Communication is key to showing IT's financial value

Communicating in one way of demonstrating to directors that IT is adding value to the business, says Brendan Murphy

Only 25% of IT directors believe that measuring IT investment is an important part of their job, according to a recent Computer Weekly survey. Yet communication is one easy way to prove IT's worth. 

There are other options too, as well as showing return on investment, as Brendan Murphy explains.

One of the easiest ways to start to raise the profile of the IT function, and therefore, its worth, is to focus a bit more on the 'softer' aspects of the job. Here, it is important that directors are made aware of the IT function as something other than a band of committed techies.

The 'hard' task of process is undoubtedly the number one priority of any IT department but it's still worth not neglecting softer tasks.

Use soft aspects to your advantage

The following ideas may help to kick-start your thinking:

  • Review your internal communications to the organisation. Maybe consider issuing a regular newsletter by email. This needs to be very top level focusing on the big successes that the department has been involved in.
  • Ensure that your services are completely aligned with business objectives and, more specifically, with the short term objectives of functional areas. Ensure that your IT strategy is aligned to the business plan if one exists.
  • Be in control of all aspects of IT. Recent research shows that between 10 and 20% of IT spend in an organisation is unknown to the head of IT. Make sure you control all spend and demonstrate that you get best value for every £1 spent.
  • Ensure that your staff are aware of the senior managers in the organization and that they respond quickly to any requests from this group.
  • Make sure you get a spot at the directors' meeting, even if it's only ten minutes, to update on projects and issues. Prepare well for these sessions showing real business understanding.

Regular communication is essential

Regular communication can be at a project level through regular meetings and briefing sessions or on a wider basis as described above. Clearly communicated objectives, and timescales are essential to proving the worth of IT within and organisation.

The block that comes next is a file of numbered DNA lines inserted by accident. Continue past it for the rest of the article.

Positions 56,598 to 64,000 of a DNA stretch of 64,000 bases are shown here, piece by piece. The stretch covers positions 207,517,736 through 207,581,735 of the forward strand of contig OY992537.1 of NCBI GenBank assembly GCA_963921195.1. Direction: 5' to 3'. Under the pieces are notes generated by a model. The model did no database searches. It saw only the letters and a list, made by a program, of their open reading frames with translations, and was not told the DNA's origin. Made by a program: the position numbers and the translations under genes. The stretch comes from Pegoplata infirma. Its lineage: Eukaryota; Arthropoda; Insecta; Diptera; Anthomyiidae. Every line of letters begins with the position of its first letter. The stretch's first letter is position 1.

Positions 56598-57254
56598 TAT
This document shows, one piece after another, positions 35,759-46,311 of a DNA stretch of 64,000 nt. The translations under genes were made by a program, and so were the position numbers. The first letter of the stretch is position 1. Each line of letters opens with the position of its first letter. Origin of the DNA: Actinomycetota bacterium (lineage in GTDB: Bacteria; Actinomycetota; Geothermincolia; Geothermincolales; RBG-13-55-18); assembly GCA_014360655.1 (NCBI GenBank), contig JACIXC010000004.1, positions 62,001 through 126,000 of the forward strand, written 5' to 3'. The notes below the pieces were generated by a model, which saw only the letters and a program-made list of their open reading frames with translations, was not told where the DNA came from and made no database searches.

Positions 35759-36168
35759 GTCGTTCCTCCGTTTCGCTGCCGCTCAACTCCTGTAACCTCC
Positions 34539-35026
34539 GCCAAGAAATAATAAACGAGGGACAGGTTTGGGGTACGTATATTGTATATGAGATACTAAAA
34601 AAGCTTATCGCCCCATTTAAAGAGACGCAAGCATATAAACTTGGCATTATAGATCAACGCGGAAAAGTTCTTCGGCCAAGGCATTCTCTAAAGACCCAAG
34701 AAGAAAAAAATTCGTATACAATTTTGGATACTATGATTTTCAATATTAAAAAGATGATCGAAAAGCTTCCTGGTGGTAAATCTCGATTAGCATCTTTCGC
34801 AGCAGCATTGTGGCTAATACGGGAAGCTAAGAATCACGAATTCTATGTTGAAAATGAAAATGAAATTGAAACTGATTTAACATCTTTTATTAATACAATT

IT as 'free' business consultants

The IT function is core to all areas of the business and can therefore be considered to have the most comprehensive view across disparate functional areas.

This makes IT staff ideal to identify ways in which services can be better provided and where processes can be streamlined or re-engineered. Sell this expertise whenever you can and at the highest level.

Dealing with directors

Directors are busy people - whether working in the private sector or in the public not-for-profit sector, directors have a duty to deliver.

In the private context this generally means delivering greater profits, increasing turnover and providing a better return to shareholders.

In the not-for-profit sector this is more likely to mean delivering better more efficient services to an often wide group of stakeholders.

No matter what your business is, the likelihood is that your directors will be looking for lower costs, efficiencies and a speedy return on investment on moneys spent on IT.

Make sure that your systems are well evaluated and monitored and that you can clearly show savings. These savings might be in time to respond to customers, or a reduction in paperwork, in the saving of staff costs, in  number of spam messages perhaps. Always have a sound bite up your sleeve!

Knowing your bosses

Proving the worth of IT to directors can often be dependent on the type of directors you are dealing with.

Where you have an innovate directorate that really buys into IT as a force for good you will have an easier time when requesting funding for new projects and the requirements for formality can be reduced in  places.

Where the directorate sees IT as a necessary evil you will be more likely to join the 'bun fight' for money and require to use all the all important harder skills of identifying and evaluating risk in detail, creating return on investment models and ensuring everything is run in a formal and methodical manner.

Show that you are winners

Finally, nothing pleases a director more than being able to stand up amongst his colleagues and espouse success.

Make sure that you apply for any industry awards that come up and that you put time into the application process to give yourself the best chance of winning - directors like winners.

Brendan Murphy, head of ICT and marketing at Glasgow City Council, Direct and Care Services, wrote this article in June 2006.